Sigh … I think maybe I’ve just been in a crabby mood this weekend, a number of things have really brought me down and made me want to break things. I wasn’t really planning to write much about this book if anything – on the whole it was average, as fascinating at times as I expected but full of a lot of repetition and overly righteous protestations.
I actually had few problems with it, and the rather rushed chapters at the end covering the many things Fisher has done with her life since getting out of jail (including, who knew? anonymous children’s furniture painting online) really closed it and left me on the positive side. Unluckily for me, I kept reading the “appendix” – “Warning Signs” – in which she talks about the things that should be looked out for in teenagers to prevent what happened to her happening again. I really don’t think there’s a better way to share my thoughts on this little extra than simply reprinting those bullet points, so, hoping Fair Use covers me, that’s what I’ll do:
- Problems with school grades and school attendance
- Lack of or a change in friends or clique
- A dramatic change in appearance
- Becoming nasty and argumentative
- Lack of participation in any school activities or sports
- Laziness; refusing to clean up after themselves
- Being idle (kids need to be active, to be involved in sports or working a part-time job)
- Sleeping all day
- Staying out late at night
(why do I have Angelina Jolie in Girl, Interrupted in my head sighing, “That’s everyone,” lol?)
Don’t get me wrong, those things are all negatives to varying degrees and in extreme cases should be reined in … but, y’know, from Amy Fisher? All I can think is: all of these except the last have applied to me. Now, no: I’m not running a multi-million multi-national charitable empire at the age of 27. But I never shot anyone in the neck as a result either. I hate to find myself being so blunt, but the degree to which this book’s ending annoyed me can’t be overstated.
But that’s not all. She then offers ways to deal with these “problems”. These are lengthier so I won’t copy them all … I’ll skip to the ones that finally made me almost throw the book at the wall in disgust:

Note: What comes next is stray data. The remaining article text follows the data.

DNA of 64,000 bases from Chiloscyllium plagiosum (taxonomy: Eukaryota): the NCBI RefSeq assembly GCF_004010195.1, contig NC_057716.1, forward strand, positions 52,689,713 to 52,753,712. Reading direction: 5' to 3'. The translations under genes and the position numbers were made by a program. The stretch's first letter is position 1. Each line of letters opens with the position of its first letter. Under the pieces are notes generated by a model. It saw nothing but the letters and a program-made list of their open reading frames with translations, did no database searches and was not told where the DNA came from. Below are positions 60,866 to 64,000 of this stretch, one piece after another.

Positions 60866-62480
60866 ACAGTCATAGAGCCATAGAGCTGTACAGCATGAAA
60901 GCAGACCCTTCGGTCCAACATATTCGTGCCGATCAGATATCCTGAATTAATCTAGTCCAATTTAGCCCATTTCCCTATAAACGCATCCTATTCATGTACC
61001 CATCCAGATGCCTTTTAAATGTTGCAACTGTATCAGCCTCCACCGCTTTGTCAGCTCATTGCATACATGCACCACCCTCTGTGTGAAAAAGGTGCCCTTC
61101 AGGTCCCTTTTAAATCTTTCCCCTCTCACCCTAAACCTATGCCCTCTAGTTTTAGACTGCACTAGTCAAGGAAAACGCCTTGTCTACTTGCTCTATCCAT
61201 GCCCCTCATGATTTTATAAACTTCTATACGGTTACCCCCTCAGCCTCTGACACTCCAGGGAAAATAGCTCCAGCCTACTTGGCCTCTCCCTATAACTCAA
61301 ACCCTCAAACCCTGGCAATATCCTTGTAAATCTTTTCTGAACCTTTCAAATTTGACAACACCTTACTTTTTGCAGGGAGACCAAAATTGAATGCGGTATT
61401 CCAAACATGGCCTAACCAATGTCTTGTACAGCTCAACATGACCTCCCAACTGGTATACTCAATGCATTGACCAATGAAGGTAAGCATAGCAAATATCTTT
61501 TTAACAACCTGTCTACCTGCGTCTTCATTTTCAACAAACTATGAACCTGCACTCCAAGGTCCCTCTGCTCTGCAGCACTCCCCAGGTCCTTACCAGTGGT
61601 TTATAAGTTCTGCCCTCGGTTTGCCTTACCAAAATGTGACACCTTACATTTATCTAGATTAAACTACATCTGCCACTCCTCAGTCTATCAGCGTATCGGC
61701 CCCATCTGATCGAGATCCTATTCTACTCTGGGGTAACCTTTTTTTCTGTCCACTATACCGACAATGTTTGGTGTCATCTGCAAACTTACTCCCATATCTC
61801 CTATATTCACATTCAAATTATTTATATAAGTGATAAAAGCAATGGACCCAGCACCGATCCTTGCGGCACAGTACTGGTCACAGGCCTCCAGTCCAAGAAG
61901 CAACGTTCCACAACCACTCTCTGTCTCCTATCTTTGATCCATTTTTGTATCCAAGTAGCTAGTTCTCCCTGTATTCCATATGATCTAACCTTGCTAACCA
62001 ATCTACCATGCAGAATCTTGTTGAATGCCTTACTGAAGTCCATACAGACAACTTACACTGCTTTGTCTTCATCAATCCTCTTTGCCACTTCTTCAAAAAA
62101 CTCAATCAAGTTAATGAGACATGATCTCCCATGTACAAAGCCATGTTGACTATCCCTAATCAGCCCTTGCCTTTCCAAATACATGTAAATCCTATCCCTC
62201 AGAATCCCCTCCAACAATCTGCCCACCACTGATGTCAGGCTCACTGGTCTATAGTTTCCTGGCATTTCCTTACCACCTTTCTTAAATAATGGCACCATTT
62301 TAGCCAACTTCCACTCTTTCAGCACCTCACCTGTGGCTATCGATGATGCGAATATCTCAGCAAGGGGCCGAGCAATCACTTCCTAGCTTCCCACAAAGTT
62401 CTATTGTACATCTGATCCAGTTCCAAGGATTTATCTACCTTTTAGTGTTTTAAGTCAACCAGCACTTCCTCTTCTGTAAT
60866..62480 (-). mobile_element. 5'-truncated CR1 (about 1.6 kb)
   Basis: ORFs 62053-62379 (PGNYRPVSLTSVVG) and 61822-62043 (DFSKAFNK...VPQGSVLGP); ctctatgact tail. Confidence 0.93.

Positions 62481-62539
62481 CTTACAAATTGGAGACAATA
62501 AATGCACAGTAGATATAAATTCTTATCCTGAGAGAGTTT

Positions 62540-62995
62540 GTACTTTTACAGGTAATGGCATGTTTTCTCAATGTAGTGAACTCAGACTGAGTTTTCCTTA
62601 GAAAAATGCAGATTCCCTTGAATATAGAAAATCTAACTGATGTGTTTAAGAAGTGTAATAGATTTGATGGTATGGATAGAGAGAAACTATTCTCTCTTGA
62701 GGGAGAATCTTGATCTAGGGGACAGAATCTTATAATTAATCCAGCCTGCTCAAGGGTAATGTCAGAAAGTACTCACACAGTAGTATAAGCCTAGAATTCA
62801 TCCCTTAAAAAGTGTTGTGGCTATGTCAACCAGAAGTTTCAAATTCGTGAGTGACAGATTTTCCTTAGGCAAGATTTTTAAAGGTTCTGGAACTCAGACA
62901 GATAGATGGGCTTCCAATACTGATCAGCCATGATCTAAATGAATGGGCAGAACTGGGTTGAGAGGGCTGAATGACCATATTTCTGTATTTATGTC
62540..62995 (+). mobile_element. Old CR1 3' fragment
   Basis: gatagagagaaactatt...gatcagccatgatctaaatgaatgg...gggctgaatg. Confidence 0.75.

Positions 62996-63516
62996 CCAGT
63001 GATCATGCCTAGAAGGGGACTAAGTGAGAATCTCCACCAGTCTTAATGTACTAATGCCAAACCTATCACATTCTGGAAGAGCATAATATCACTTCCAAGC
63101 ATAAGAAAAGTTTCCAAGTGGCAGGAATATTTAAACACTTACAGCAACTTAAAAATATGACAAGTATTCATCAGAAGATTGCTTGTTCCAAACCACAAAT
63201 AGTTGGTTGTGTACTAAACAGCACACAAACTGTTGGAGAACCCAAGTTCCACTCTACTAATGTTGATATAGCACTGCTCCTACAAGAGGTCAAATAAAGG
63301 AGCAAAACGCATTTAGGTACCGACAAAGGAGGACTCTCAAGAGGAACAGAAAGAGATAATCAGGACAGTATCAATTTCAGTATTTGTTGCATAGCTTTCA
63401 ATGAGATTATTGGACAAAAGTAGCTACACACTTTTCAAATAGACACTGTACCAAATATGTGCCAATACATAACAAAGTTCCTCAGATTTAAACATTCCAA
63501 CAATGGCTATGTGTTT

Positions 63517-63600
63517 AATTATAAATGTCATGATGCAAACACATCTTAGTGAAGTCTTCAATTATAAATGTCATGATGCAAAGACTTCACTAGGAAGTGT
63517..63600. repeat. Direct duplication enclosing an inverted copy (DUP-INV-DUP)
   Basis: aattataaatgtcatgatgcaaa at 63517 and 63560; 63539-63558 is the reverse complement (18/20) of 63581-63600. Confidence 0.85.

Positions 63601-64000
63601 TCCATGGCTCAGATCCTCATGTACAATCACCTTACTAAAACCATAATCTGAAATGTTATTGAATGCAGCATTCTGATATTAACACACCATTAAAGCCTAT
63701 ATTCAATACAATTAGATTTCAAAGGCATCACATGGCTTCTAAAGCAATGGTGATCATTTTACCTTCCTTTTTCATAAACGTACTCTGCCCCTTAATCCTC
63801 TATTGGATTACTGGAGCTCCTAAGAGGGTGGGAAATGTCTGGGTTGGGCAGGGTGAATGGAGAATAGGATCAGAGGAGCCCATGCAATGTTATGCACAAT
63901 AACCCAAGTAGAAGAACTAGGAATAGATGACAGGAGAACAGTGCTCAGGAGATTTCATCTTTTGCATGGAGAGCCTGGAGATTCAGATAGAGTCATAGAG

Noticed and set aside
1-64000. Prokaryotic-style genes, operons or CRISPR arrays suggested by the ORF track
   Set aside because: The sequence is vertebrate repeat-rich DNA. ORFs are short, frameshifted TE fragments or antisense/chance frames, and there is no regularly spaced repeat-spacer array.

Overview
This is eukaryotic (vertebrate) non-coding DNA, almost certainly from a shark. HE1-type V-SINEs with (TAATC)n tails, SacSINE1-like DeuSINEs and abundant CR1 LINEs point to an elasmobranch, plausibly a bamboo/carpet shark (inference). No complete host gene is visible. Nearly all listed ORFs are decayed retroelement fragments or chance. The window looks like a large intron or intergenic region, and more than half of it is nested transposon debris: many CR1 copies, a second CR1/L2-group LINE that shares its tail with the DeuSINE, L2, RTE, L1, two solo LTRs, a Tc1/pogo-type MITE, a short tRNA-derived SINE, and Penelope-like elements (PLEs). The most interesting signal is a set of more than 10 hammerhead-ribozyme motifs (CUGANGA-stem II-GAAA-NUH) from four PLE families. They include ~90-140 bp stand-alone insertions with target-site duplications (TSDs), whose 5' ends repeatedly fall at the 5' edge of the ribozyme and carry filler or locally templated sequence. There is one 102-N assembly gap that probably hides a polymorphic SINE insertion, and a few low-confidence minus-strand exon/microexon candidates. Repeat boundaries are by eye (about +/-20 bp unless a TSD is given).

10. Oversleeping is an obvious sign of laziness and depression. No one should sleep his or her life away, so wake your teen up on the weekends …
14. We all want to trust our kids. It is better, however, to be safe than sorry. Once in a while invade your teen’s privacy. Poke around his or her room a little bit. You can learn a lot by reading a note written by a friend. You might find drugs, condoms, failing test papers. The possibilities are endless. (You may also find some wonderful, positive things instead!)
Like I said, I don’t think I need to do any more than quote. Well, it boggled my mind anyway.
Don’t get me wrong, that last chapter relative to the rest of the book really is as “brief but total, unfathamable” a “lapse of judgment” as she claims her original crime was. I’m glad I read this book, and I’m still fascinated by her story, if not moreso. It has its stupid moments, but overall she seems to be a really together girl (sorry, I can’t seem to call her a woman – one thing that struck me when reading was that she’s nowhere near as much older than me as I’d always figured for some reason). Of course, the story has taken even further turns since this book, turns that kind of throw a lot of it into doubt. I haven’t been following that stuff too well so I won’t speculate. But like I said, I’m still fascinated by the whole thing.